Smugglers' plans go up in smoke

Rory Carroll

Wednesday August 9, 2000

Italian magistrates have unravelled a cigarette smuggling empire that united Balkan gangsters, Italian housewives and Swiss judges and bankers in a multi-million pound rip-off.

Six Swiss citizens, including two judges, are among 87 people accused of laundering profits and running speedboats across the Adriatic to land an estimated 250 tonnes of cigarettes in Italy each month.

Police wire-taps revealed that the gang was planning to buy a stake in the Italian state tobacco-producing monopoly, MS, which is due to be privatised.

The gang allegedly bought MS cigarettes for export through offshore companies, then smuggled them back into Italy where they were sold tax free.

Franco Verda, 59, the president of a court in Lugano, an Italian-speaking Swiss town, is in a Zurich jail accused of tipping off the gang about the imminent freezing of their accounts. He denies the charge. A second judge under investigation was not named.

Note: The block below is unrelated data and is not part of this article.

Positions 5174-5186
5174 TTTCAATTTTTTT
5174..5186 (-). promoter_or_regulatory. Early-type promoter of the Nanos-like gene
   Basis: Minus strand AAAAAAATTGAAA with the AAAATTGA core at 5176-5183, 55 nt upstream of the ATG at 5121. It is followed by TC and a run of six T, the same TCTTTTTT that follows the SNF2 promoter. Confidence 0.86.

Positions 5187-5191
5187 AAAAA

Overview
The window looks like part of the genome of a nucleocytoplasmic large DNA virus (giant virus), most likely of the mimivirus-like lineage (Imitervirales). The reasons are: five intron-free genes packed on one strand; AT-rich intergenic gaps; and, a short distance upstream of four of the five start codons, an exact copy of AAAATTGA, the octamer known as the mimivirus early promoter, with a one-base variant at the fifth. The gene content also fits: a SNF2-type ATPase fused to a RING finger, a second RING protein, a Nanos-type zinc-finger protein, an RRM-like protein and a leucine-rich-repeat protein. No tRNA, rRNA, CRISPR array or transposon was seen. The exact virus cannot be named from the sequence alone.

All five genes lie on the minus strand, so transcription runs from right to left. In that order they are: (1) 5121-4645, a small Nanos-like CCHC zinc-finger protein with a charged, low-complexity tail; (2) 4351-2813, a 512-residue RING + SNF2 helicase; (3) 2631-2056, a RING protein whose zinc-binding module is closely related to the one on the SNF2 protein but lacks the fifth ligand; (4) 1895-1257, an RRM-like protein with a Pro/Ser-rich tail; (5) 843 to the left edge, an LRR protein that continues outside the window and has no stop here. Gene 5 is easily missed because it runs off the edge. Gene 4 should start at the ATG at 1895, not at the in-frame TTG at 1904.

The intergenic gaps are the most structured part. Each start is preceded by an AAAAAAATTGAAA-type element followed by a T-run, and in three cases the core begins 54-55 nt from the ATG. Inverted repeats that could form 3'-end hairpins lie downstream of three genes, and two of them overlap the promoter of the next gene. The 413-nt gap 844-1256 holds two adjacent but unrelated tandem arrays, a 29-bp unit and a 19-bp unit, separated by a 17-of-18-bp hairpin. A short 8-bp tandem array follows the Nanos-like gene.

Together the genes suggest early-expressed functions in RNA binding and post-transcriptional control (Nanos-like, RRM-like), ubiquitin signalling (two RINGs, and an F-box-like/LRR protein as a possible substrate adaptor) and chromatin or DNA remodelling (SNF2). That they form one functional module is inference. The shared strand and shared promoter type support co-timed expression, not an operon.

A Swiss banker, civil servant and head of a money-changing outlet have also been implicated.

The Yugoslav republic of Montenegro was used as a base from which high-powered speedboats ferried the contraband to Italy.

Dozens of housewives and unemployed people in Bari were discovered to have lent their names as owners of the boats to protect the gang.

Original article